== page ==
“What I like about the West,” said artist George Rodrigue last week as we navigated Houston rush hour traffic, “is that when you’re there, you’re by yourself.”
I posted this comment on facebook, and nearly everyone mistook the meaning, assuming George referenced central California, our home for awhile, maybe as long as two years, as we take a break from big city life and obligations.
(pictured, Route 66, an original silkscreen by George Rodrigue, 2001; for details contact Rodrigue Studio-)
By “the West,” however, George meant “the Road,” as we resume our cross-country drive, an annual tradition for twenty years, missed only once, last year, when we lived instead in a Houston hotel.
Unaware of our reliance on this journey, our minds closed slowly over this past year, as our beloved New Orleans seemed louder, our responsibilities more numerous, and the return to wide-openness less accessible. We pushed our journey back repeatedly, unable to justify our wants over the needs of those who depend on us.
At last, we began our freedom mid-week, with a brief stop in San Antonio. As a student at Trinity University in the 1980s, I loved this city of culture, history, and color, but I forgot, having not visited downtown in 25 years, its beauty, both inside and out, as friendly folk and mariachi bands complement the Riverwalk.
Only steps away from restaurants and music, we returned to Texas history, and I recalled my mother dragging me, sobbing, from the Alamo where, at age eighteen, I stood on the memories of Texans fighting for their independence from Mexico and read the words, “Victory or Death,” addressed by Lt. Col. Travis, “To the People of Texas and All Americans in the World,” just prior to his troops’ fateful fall to Santa Anna’s army.
“Blood of heroes hath stained me; let the stones of the Alamo speak that their immolation be not forgotten.” –the Daughters of the Republic of Texas, 1936, commemorating the 100th year of the Battle of the Alamo-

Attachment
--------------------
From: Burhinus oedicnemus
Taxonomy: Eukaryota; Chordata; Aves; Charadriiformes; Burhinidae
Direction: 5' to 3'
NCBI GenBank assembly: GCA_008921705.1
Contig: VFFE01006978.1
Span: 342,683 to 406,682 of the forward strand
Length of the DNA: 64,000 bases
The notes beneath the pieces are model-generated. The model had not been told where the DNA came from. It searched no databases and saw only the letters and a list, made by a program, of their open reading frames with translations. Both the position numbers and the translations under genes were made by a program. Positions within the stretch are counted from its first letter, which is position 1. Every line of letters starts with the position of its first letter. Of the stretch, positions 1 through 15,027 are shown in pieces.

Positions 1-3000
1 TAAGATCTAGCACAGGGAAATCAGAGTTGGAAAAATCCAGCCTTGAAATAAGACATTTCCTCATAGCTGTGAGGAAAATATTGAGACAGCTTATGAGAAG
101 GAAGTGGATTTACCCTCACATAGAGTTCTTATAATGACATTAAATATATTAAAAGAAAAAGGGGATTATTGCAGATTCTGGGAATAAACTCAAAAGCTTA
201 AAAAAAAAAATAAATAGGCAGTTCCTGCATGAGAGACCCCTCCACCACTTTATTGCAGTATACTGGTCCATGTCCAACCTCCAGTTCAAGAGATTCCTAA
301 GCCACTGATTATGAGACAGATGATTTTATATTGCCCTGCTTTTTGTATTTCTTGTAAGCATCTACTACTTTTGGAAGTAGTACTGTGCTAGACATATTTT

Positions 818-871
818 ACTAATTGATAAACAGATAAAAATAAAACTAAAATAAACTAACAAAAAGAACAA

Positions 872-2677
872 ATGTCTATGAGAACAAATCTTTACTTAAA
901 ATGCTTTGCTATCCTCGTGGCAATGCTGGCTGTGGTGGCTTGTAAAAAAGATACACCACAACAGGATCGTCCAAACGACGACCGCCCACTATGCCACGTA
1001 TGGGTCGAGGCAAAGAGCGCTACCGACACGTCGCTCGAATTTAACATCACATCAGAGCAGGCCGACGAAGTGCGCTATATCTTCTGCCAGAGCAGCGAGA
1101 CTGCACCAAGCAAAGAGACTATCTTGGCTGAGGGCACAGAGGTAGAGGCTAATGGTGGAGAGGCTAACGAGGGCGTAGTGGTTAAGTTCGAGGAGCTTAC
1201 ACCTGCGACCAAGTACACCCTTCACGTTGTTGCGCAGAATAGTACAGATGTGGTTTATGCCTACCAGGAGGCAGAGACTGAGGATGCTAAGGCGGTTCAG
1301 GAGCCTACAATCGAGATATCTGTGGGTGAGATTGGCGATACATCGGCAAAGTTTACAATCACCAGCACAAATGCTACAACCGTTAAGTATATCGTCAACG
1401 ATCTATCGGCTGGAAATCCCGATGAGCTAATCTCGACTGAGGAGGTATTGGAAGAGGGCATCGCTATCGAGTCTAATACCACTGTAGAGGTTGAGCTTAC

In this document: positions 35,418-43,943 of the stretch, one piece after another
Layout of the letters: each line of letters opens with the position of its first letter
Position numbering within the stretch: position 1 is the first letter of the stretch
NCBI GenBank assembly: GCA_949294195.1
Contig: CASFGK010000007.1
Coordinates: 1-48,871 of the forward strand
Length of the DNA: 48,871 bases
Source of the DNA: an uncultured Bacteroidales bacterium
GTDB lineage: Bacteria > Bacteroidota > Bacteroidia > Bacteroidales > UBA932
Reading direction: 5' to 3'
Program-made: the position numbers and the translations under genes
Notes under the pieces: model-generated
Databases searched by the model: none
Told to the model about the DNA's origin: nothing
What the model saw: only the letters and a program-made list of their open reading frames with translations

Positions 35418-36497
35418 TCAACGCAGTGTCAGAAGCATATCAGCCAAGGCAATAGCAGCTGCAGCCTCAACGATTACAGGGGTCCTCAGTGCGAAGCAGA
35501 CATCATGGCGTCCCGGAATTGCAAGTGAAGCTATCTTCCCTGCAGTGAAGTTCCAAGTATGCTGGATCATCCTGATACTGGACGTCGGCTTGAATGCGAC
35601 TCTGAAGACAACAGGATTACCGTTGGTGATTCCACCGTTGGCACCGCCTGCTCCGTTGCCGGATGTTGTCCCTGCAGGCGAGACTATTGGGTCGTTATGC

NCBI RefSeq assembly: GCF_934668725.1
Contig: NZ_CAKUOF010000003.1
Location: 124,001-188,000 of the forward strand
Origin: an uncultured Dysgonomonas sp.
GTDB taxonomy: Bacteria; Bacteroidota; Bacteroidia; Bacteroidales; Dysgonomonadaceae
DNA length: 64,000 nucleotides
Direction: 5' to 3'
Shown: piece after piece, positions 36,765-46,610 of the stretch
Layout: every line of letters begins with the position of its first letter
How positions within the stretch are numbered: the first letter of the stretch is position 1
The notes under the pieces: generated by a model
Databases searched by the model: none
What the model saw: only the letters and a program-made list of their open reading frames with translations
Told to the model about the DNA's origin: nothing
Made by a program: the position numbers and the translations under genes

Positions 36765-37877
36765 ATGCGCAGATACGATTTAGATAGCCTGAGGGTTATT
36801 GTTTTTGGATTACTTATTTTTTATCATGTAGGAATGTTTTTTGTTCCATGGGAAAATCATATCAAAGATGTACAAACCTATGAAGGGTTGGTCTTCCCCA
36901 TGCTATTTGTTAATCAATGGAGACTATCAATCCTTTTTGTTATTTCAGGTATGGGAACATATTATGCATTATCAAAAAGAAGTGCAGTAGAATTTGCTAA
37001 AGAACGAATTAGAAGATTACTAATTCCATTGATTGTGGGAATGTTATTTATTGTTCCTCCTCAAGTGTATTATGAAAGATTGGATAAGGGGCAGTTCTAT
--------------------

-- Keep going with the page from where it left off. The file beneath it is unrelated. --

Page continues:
This is why we cross America. To remember. To breathe with a deliberate exhale of relaxation, an inhale of fresh air, and a gasp of beauty and discovery. We drive this country seeking a deeper grounding within our psyches. Nothing inspires George Rodrigue more as an artist than these journeys, beginning with a freedom from commitments and the pull of well-meaning, copious plans.
“I’m so happy not to be on somebody else’s schedule – finally,” he sighed, somewhere in the middle of Texas.
Crossing into New Mexico on Good Friday, we paused in the small town of Hobbs for conversation and pie with the Robinson Family, the deliciously normal and giving provenance of Marney Robinson, Director of Education of our foundation, now fast at work preparing our Summer Art Camps. Back in New Orleans, she makes us look good while we embrace her loved ones on her behalf.
(pictured, George Rodrigue with Cindy Robinson and her award-winning pies; Hobbs, New Mexico, March 29, 2013)
From Hobbs we drive miles of empty land, still dead from winter, but topped with bright blue skies and perfect white clouds. We wonder where the Native Americans found shelter from the sun on these once buffalo-rich plains. Did they carry the wooden posts for their tepees on their backs? How did they manage the snowdrifts, the same ones held back by fences today? We pause at Historic Markers, one every ten miles, and we exchange long stares with an antelope, alone, and the first horned one we’ve ever seen on the road.
In the six hours from Hobbs to Santa Fe, we pass only one city, Roswell, home of alien encounters, somehow appropriate on this mind-expanding journey.
From our truck, we gaze across America as though we’re sailing across the ocean, towards a new day of possibilities, where anything can happen.
Let’s return to Louisiana once we miss it enough, we told each other.
…and we will.
-click photos throughout to enlarge; all photographs by George Rodrigue-
-for related stories see “Crossing West Texas and the Moo-Cow Blues” and “New York Art in West Texas"-
-for more art and discussion, please join me on facebook-